As French business jet manufacturer Dassault Aviation rapidly moves towards the 2025 entry-in-service date for its ultra-long-range flagship Falcon 10X, its improved concept cabin is winning design awards, the latest being the Red Dot Prize.
This striking new cab is an upgrade in look, feel and functionality from the classic cabin a little quieter that Dassault launched when the business jet was launched just over a year ago. But more than that, it’s a true master class in drawing inspiration from a variety of meaningful sources without resorting to pastiche or even a lot of pattern.
The overall aesthetic brings true nuances of Mondrian, including the cubist period in Paris in the 1910s is just one of the very French but very refined influences. Bright whites, deep blacks, geometric shapes and primary blue and yellow accents are inspired without being cliché. It brings a modern – and modernist – touch to the cabin, reminiscent of the works of other French artists of the time like Braque, Chagall and Duchamp. This is very very frenchin the classiest way.
There’s an appealing asymmetry to the design, particularly around the colours, materials and finish.
As an example, where the two sofas that convert into beds face each other in the cabin, Dassault has varied the look both in color and shape. One sofa has a leather armrest and a horizontal separation of cushions, which are light gray throughout, while the opposite one has a differently shaped backrest that only spans two and a third cushions, in a darker gray.
Beyond these settees, the passage to the next cabin is off-centre, with half of the vertically paneled timber bulkhead wall (itself with a set of asymmetrical vertical shelves for books and art)then just over half of the remaining space as a door, then the rest is a monochrome black textured leather houndstooth on the wall.
Elsewhere in the cabin, even when seats of the same style are oriented symmetrically – either across the axis of the aircraft or perpendicular to it – their seat fabric varies, breaking the eye and creating a much more residential.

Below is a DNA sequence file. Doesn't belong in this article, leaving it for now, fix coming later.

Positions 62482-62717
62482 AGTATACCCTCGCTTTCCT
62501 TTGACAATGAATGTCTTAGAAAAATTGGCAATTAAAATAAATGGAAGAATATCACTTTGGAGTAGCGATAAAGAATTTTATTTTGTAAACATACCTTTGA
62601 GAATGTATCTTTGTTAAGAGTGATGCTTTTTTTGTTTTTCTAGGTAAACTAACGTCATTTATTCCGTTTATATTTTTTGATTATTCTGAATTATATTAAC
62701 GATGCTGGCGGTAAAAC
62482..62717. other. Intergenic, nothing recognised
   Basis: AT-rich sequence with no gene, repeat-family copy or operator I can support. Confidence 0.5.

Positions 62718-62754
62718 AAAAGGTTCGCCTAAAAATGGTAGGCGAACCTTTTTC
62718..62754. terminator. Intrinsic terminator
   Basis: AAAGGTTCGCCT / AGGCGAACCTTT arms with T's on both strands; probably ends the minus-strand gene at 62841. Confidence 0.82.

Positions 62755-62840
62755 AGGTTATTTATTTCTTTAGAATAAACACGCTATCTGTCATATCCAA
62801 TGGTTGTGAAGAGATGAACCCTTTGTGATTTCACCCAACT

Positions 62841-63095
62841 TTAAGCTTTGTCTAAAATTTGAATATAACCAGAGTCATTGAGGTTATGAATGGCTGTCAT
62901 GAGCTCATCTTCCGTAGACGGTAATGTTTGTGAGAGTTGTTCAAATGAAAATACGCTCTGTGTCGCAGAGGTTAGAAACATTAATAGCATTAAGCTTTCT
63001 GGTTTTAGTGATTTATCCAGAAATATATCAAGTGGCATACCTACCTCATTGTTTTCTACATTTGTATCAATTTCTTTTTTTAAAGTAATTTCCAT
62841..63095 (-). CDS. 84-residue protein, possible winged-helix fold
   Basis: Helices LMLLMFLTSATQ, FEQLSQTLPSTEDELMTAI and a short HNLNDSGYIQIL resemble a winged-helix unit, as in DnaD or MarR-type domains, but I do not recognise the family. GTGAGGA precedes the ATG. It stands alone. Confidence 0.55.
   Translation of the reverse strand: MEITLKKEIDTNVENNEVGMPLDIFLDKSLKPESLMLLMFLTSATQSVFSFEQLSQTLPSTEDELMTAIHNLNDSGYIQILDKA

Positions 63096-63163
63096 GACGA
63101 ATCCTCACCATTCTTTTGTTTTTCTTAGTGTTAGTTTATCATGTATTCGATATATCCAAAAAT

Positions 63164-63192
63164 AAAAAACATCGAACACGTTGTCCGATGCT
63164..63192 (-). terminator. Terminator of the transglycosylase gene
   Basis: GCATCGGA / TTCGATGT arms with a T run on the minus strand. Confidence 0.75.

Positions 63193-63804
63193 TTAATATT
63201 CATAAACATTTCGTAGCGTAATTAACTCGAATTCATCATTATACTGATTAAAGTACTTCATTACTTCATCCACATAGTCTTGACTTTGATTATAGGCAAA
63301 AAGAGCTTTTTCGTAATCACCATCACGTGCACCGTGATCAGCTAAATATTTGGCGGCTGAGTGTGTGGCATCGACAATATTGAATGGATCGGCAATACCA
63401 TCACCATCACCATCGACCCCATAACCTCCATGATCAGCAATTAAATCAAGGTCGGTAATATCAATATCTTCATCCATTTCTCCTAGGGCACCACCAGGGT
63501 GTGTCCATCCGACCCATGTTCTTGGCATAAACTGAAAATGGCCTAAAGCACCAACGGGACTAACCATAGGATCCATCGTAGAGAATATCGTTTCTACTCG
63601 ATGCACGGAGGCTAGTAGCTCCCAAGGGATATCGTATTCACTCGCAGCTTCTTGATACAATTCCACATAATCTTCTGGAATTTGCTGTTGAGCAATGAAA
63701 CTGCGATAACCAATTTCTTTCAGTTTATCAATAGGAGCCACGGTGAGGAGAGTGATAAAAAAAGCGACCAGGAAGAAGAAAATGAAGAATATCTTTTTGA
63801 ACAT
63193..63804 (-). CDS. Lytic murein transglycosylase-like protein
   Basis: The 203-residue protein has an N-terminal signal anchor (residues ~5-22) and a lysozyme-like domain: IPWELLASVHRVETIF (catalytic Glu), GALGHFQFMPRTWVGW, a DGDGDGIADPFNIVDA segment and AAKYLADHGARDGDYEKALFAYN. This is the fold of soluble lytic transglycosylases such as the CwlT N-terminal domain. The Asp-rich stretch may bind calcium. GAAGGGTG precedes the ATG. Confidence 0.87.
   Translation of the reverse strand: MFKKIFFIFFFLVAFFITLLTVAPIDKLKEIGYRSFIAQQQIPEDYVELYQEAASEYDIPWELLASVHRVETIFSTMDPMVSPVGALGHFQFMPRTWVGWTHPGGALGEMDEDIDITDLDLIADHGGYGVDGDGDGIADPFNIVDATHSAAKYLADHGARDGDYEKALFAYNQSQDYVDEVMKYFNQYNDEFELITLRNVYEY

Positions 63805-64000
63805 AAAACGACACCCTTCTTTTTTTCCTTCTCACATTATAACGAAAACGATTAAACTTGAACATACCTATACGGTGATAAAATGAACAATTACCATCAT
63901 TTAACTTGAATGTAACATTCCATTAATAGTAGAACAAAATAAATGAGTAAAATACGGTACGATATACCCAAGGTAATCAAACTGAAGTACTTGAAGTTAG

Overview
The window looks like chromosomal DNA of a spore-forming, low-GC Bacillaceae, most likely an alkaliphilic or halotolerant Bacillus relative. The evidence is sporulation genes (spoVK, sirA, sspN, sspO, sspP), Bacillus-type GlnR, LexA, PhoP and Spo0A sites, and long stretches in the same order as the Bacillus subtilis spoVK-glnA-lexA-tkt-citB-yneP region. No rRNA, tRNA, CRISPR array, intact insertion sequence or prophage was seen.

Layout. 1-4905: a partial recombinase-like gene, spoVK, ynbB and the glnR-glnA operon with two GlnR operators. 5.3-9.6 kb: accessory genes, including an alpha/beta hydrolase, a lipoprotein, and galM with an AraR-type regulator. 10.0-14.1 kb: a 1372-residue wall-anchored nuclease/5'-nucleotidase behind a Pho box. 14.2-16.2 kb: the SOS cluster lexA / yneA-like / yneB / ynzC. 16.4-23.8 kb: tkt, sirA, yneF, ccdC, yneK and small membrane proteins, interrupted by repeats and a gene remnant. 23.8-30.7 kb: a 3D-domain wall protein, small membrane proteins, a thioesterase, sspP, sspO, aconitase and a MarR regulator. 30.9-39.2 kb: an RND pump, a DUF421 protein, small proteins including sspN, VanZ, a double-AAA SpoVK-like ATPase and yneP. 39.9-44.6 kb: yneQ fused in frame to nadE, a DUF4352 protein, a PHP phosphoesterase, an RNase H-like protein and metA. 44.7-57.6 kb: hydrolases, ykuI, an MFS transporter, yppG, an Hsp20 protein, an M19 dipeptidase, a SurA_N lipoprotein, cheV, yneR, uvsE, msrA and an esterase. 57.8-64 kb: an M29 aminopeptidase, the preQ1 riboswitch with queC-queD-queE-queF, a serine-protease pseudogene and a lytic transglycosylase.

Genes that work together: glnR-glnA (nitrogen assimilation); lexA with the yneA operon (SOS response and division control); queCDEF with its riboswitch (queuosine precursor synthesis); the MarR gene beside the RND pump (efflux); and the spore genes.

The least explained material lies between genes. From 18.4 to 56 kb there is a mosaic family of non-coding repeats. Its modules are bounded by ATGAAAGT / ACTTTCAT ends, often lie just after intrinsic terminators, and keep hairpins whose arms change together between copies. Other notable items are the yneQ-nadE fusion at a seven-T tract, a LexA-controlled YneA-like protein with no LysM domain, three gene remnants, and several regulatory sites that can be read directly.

This is aided by the geometric rug with its sheen, almost Klein blue (more French influence there), a color that echoes dramatically across the seating area opposite the low mid-tone wood and black marble credenza that holds a massive TV.
The credenza echoes other woodwork throughout the cabin, whether on a bulkhead wall, the drawers under the double bed, or an accent in the seating area.
Additional accent surfaces are also cohesive without being matching or repetitive: leather effect doors around the sink area, glossy granite style work surface and accent partition in the kitchen area, a warm neutral matte beige on a large partition, a smaller partition with an almost undulating curtain and an almost invisible medium-sized partition that matches the material of the wall and the ceiling – it all works incredibly well together.
Dassault’s gloss mix is equally impressive, covering gloss (on the high-gloss white kitchen and sink areas), semi-gloss (the light-catching houndstooth leather and part of the effect wood) and mat (carpet and upholstery).
This blend of asymmetry, complementary colors and a variety of textures fits perfectly with modern design thinking.
It feels organized and fresh compared to pairs of the same chairs in the same design aesthetic in the same fabric and accent material placed inside the cabin, with the only variety coming in number and direction chairs.
Dassault has done a fantastic job here. Not only is this design clever, it’s recognizably French, and almost timeless.
All images credited to Dassault